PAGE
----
One of the most rewarding aspects of working in the nonprofit sector is the daily experience of gratitude. Nonprofits are found in every corner of Montana: groups of citizens with a can-do spirit solving local problems. And, we have a host of partners who help us bring ideas from imagination to reality. Today, I hope you will join me in saying thank you.
Missoula County has 635 nonprofits, 249 of which are employers. The rest are operated solely by volunteers. In total, Montana is home to more than 7,000 charitable nonprofits, with about two-thirds having no employees. Staffed or unstaffed, every nonprofit in the state needs at least three board members. That means at a minimum, 21,000 volunteer board positions are occupied at any given time in charitable endeavors.
Missoula’s board members serve every kind of mission, from bicycling to recycling, children’s theatre, United Way, affordable housing, the UM Foundation, economic development, elk, trout, preschoolers and everything between. Thank you to the thousands of Missoula board members who shepherd the nonprofit mission month after month and year after year. You are the backbone.
And thank you to Missoula’s remarkable business sector.
In addition to contributing to Missoula’s economy, you support the overall well-being of Missoula through your financial gifts, in-kind donations, mentoring, volunteerism and other contributions to nonprofits. You receive more requests for assistance than you could possibly handle, and yet you respond thoughtfully and consistently as you prioritize your philanthropy. May your work and life be enriched by the sense of satisfaction and meaning that comes from investing so deeply in the community.
Nonprofit work is also supported by private philanthropy. You may be known for big donations or give anonymously. Whether you take advantage of Montana’s Charitable Endowment Tax Credit, purchase gala tickets or tack a dollar for a cause onto your grocery purchase, it matters. And to the family foundations investing in Montana through nonprofits, thank you. Philanthropy enables nonprofits to be there for our community. We need and are grateful for your support.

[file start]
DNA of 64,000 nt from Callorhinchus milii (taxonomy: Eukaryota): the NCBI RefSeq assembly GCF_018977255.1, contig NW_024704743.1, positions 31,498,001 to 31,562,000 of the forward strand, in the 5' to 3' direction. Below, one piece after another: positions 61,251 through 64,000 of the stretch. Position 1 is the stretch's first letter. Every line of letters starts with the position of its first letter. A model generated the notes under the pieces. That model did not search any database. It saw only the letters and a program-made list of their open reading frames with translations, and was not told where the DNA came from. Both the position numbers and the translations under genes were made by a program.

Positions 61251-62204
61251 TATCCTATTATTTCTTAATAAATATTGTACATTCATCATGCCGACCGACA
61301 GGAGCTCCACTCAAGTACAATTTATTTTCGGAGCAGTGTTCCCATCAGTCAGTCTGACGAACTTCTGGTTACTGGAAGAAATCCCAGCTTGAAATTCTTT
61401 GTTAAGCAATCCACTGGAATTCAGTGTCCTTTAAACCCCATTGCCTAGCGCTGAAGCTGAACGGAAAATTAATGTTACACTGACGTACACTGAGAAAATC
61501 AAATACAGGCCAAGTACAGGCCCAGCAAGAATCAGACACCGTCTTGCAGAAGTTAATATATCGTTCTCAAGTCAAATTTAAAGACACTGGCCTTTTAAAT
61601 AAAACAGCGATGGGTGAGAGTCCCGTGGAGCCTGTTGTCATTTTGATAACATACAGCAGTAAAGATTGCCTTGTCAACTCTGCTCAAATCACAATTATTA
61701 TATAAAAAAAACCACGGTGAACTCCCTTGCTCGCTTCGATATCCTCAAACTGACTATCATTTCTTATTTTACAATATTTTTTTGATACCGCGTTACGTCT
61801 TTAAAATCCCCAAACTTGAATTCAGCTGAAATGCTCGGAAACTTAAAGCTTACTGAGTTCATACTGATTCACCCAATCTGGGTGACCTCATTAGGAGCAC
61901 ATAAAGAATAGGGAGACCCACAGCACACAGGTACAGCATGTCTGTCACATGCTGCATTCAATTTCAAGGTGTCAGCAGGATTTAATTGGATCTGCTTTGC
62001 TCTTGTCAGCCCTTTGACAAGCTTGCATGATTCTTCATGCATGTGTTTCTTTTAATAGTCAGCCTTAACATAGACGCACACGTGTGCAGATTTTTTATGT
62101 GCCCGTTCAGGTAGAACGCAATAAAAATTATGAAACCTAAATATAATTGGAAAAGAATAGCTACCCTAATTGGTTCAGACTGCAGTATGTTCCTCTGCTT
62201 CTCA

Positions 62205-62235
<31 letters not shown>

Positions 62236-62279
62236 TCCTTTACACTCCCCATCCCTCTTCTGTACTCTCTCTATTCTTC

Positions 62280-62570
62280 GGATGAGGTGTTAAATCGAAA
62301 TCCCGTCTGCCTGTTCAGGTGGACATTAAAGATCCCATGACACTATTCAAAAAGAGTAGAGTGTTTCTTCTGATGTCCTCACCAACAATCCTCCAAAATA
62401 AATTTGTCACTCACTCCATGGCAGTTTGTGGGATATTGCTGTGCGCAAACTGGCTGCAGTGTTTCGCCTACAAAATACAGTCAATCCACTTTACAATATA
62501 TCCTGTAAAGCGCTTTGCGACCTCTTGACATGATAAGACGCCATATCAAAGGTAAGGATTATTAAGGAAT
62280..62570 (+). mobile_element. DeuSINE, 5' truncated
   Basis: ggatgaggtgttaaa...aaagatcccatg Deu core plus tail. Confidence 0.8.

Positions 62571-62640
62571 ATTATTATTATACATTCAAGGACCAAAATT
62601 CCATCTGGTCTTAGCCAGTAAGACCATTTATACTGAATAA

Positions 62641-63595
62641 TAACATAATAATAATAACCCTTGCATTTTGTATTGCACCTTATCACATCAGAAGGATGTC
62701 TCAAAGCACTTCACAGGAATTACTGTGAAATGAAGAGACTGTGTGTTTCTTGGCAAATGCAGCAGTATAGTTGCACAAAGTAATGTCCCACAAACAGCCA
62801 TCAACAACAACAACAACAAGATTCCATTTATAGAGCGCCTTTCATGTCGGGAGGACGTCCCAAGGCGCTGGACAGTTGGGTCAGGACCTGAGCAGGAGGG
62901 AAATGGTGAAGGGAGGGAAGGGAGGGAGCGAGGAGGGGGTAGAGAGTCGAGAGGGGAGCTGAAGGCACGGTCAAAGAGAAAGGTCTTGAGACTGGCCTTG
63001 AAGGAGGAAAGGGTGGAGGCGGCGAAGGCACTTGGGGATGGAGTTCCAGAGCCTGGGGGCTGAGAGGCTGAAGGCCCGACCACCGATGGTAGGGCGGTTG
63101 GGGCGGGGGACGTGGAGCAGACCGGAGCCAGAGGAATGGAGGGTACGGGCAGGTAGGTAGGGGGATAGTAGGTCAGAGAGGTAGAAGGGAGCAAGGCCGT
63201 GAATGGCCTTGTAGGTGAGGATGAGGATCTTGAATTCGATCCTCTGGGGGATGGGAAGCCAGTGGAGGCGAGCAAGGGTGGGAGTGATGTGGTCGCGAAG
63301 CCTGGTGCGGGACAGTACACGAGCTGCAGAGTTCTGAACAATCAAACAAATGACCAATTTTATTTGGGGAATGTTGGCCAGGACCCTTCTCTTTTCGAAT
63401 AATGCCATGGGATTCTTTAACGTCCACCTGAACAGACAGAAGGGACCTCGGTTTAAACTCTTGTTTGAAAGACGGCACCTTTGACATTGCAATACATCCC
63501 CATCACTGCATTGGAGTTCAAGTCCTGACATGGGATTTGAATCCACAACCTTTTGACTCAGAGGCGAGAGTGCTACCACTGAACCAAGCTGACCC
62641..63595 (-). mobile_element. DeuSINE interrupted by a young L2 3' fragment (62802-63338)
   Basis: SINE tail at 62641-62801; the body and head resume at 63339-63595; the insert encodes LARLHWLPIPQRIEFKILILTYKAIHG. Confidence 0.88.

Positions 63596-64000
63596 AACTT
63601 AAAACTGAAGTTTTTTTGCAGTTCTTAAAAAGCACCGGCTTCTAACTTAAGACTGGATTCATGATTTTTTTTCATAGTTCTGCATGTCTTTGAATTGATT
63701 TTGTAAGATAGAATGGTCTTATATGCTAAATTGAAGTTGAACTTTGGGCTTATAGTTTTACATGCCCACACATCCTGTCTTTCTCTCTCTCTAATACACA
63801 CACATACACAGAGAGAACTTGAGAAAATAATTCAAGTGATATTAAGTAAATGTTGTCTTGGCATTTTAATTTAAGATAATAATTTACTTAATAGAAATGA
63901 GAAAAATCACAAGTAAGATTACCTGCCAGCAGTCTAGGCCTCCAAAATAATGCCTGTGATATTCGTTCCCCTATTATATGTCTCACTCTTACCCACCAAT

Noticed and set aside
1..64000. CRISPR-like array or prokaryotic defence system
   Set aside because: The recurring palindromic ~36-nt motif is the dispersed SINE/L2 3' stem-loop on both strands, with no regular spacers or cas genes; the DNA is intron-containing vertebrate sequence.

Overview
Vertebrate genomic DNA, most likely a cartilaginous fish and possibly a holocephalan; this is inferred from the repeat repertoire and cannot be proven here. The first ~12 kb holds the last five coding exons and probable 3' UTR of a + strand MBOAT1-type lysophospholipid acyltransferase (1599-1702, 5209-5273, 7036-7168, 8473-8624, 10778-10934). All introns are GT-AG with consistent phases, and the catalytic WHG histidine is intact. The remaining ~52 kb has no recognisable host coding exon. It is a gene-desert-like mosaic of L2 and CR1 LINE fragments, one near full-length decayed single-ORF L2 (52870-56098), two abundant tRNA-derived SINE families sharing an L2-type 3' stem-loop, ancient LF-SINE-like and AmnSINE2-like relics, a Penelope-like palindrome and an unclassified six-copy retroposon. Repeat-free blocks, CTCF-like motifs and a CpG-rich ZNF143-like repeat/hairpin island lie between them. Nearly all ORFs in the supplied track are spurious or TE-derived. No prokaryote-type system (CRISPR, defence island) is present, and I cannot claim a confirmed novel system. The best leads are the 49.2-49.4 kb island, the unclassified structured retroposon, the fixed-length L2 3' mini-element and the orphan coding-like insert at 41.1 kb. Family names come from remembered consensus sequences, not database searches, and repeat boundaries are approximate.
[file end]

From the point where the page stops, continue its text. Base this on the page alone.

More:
One more shout out: to our partners in local, state and federal government. From city and county commissioners to legislators and members of Congress, we are working together toward Montana’s best interest, and we need each other to serve the whole of Montana. Thank you for your partnership and service.
Many people are surprised at the number of nonprofits in Montana. Sometimes I’m asked whether there are too many. I don’t have one right answer, but I offer this. Like businesses, not every nonprofit will make it. That’s a painful reality. It’s important for nonprofits to avoid replication and promote collaboration. At the same time, Montana needs “Main Street nonprofits” just like we need and want a mix of grocery stores, real estate agencies, gas stations and breweries. The nonprofit presence in any community ultimately represents the diverse, resourceful and compassionate people who live there. Over time, some efforts will dwindle while others will flourish. In this way nonprofits continue to reflect the collective aspirations of our communities.
As we enter a new year, I invite you to briefly imagine Missoula without nonprofits: no churches, limited health care, open space and after-school programs; no college scholarships, senior housing or museums; no food pantry, domestic violence shelter or affordable housing. The picture is stark. Fortunately, we have a much different reality. An immense circle exists in Missoula and beyond, bringing solutions that promote and uplift this community’s best self through nonprofit endeavors. Thank you for your distinctive contributions to that circle, and very best to you in the new year.